Whenever I had to meet our American guests in the hotel's lobby and move them to the conference hall I witnessed the same situation: coming downstairs they would always smile, which signified that they were happy to start a day that promised a good business deal. On the other hand, Russian hotel guests and personnel took that facial expression quite differently. I think that the most common thought occurring to them would be: "Why do they laugh? I am not a clown. Maybe my fly isn't zipped?" It is certainly not what our American guests wanted people who happened to be in the lobby to think They just wanted to look friendly, but were perceived as obnoxious foreigners.

On another occasion, I accompanied one American company's CEO on a city tour. In search of the total cultural immersion, he wanted to use public transportation to get around the city. Apparently he enjoyed it, for Rigans on the buses turned in my companion's direction as he was smiling non-stop at everyone. Finally, one guy, a bit drunk, and in a bad mood approached us and began to antagonize him with, "Hey dude! What's up? Tell us your funny story to make us laugh as well!"

It was a complicated situation and it was hard for me to calm that man down. It was no less difficult to explain to my companion why he had been confronted by the drunk. It was simple for me; he was smiling and that's what provoked the situation. The people on the bus found his smile inappropriate and insulting, since they only smile when something funny happens. So they decided that they looked ridiculous to the smiling person. For Russians, the Western smile is often perceived as a loud laugh. It is even worse if the person smiles showing his/her teeth. In the animal world bare teeth are considered to be a threat. Hence I think there is some instinctive fear of bare teeth built into our social perception system.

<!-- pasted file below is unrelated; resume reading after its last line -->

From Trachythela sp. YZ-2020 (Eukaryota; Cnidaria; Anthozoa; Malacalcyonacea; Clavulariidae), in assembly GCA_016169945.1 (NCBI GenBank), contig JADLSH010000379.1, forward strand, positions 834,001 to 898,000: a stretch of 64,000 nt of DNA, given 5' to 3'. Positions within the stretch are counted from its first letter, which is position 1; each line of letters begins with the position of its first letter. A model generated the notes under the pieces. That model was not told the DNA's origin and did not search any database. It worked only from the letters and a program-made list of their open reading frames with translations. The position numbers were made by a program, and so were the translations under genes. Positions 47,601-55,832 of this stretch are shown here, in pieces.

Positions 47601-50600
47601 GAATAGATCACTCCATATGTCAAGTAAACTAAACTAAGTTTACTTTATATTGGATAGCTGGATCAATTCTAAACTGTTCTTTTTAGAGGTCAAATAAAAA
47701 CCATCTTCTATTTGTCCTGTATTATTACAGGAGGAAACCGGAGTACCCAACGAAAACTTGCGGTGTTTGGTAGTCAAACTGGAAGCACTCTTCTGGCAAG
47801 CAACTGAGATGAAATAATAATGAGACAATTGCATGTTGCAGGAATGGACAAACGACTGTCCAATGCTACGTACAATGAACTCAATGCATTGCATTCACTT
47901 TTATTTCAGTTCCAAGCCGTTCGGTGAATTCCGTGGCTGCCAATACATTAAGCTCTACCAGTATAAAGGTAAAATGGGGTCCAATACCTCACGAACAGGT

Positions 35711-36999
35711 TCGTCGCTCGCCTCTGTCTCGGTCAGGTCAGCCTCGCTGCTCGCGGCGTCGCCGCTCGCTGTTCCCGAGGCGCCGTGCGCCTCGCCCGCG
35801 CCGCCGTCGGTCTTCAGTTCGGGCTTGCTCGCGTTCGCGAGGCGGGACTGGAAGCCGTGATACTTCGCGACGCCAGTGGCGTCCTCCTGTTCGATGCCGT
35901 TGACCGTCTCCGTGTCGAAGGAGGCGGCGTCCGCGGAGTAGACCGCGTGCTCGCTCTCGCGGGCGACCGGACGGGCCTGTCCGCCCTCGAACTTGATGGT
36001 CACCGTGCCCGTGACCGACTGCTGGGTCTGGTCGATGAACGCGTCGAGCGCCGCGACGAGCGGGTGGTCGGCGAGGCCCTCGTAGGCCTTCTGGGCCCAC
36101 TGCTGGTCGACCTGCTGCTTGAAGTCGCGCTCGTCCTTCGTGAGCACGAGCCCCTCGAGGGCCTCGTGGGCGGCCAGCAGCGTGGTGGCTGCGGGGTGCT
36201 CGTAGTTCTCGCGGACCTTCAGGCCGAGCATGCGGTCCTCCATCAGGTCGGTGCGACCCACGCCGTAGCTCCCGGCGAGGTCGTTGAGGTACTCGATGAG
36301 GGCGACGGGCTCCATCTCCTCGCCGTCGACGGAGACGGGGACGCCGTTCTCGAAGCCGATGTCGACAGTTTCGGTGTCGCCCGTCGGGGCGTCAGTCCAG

One day my colleagues and I had to meet a group of Americans that were to have a conference in Riga at the airport to drive them to a hotel. Because the flight arrived three hours late, it was about 2 a.m. by the time we got there. The receptionist at the hotel was waiting for us and when we arrived she greeted us in her usual manner: politely but formally, without a smile on her face. She asked our guests to give her passports to check their identity, because it is a Rigan regulation that every visitor is entered into the city database. She wanted to finish the registration as soon as possible and take a nap. She was performing all of the procedures with a serious facial expression.

I saw that our American guests were very uncomfortable, and the chief of the group drew me and the other guide aside and asked what was wrong. At first I did not understand what he was trying to ask. He insisted, "What happened? Is there some problem?" At last the situation was clarified. I realized that the absence of a welcoming smile on the receptionist's face made the guests very suspicious. They decided that she was angry or was going to call the police (or maybe the KGB?) and have them shot on sight or at the very least, haul the entire group off to the nearest gulag.